## Comb Filters

Comb filters are basic building blocks for digital audio effects. The
acoustic echo simulation in Fig.2.9 is one instance of a comb
filter. This section presents the two basic comb-filter types,
*feedforward* and *feedback*, and gives a frequency-response
analysis.

### Feedforward Comb Filters

The *feedforward comb filter* is shown in Fig.2.23. The
direct signal ``feeds forward'' around the delay line. The output
is a linear combination of the direct and delayed signal.

The ``difference equation'' [449] for the feedforward comb filter is

We see that the feedforward comb filter is a particular type of FIR filter. It is also a special case of a TDL.

Note that the feedforward comb filter can implement the echo simulator
of Fig.2.9 by setting and . Thus, it is is a
*computational physical model* of a single discrete echo. This
is one of the simplest examples of acoustic modeling using signal
processing elements. The feedforward comb filter models the
superposition of a ``direct signal'' plus an attenuated,
delayed signal
, where the attenuation (by ) is
due to ``air absorption'' and/or spherical spreading losses, and the
delay is due to acoustic propagation over the distance meters,
where is the sampling period in seconds, and is sound speed.
In cases where the simulated propagation delay needs to be more
accurate than the nearest integer number of samples , some kind of
*delay-line interpolation* needs to be used (the subject of
§4.1). Similarly, when air absorption needs to be
simulated more accurately, the constant attenuation factor can
be replaced by a linear, time-invariant filter giving a
different attenuation at every frequency. Due to the physics of air
absorption, is generally lowpass in character [349, p. 560], [47,318].

### Feedback Comb Filters

The *feedback comb filter* uses feedback instead of a
feedforward signal, as shown in Fig.2.24 (drawn in ``direct form 2''
[449]).

A difference equation describing the feedback comb filter can be
written in ``direct form 1'' [449] as^{3.9}

*feedback*from the delayed output to the input [449]. The feedback comb filter can be regarded as a computational physical model of a

*series*of echoes, exponentially decaying and uniformly spaced in time. For example, the special case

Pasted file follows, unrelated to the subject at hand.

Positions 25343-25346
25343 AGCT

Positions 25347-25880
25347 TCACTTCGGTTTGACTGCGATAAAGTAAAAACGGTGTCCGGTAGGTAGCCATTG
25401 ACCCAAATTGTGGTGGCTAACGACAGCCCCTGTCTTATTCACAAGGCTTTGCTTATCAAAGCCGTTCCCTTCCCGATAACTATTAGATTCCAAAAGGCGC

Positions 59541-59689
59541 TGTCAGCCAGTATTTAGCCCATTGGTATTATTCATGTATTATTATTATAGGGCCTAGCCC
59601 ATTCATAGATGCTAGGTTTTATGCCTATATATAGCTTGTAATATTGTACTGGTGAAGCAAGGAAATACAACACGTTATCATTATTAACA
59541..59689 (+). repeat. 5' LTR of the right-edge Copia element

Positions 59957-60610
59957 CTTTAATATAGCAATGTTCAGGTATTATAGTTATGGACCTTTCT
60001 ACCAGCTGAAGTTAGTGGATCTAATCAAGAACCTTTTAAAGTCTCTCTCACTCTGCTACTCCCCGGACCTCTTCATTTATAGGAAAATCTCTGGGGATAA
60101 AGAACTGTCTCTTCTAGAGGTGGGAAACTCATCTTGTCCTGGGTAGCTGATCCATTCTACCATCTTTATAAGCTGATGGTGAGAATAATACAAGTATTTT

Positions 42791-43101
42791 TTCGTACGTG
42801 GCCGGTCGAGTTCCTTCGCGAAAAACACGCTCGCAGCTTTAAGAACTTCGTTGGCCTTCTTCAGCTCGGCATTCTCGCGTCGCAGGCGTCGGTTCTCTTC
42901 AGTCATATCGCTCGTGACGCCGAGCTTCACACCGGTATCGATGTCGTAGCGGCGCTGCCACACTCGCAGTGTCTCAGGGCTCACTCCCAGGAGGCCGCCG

For *stability*, the feedback coefficient must be less than
in magnitude, *i.e.*,
. Otherwise, if
,
each echo will be louder than the previous echo, producing a
never-ending, growing series of echoes.

Sometimes the output signal is taken from the end of the delay line instead of the beginning, in which case the difference equation becomes

### Feedforward Comb Filter Amplitude Response

Comb filters get their name from the ``comb-like'' appearance of their
amplitude response (gain versus frequency), as shown in
Figures 2.25, 2.26, and 2.27.
For a review of frequency-domain analysis
of digital filters, see, *e.g.*, [449].

The transfer function of the feedforward comb filter Eq.(2.2) is

so that the amplitude response (gain versus frequency) is

This is plotted in Fig.2.25 for , , and , , and . When , we get the simplified result

*nulls*, which are points (frequencies) of zero gain in the amplitude response. Note that in

*flangers*, these nulls are

*moved*slowly over time by modulating the delay length . Doing this smoothly requires interpolated delay lines (see Chapter 4 and Chapter 5).

### Feedback Comb Filter Amplitude Response

Figure 2.26 shows a family of *feedback*-comb-filter
amplitude responses, obtained using a selection of feedback
coefficients.

Figure 2.27 shows a similar family obtained using
*negated* feedback coefficients; the opposite sign of the feedback
exchanges the peaks and valleys in the amplitude response.

As introduced in §2.6.2 above, a class of feedback comb filters can be defined as any difference equation of the form

*z*transform of both sides and solving for , the transfer function of the feedback comb filter is found to be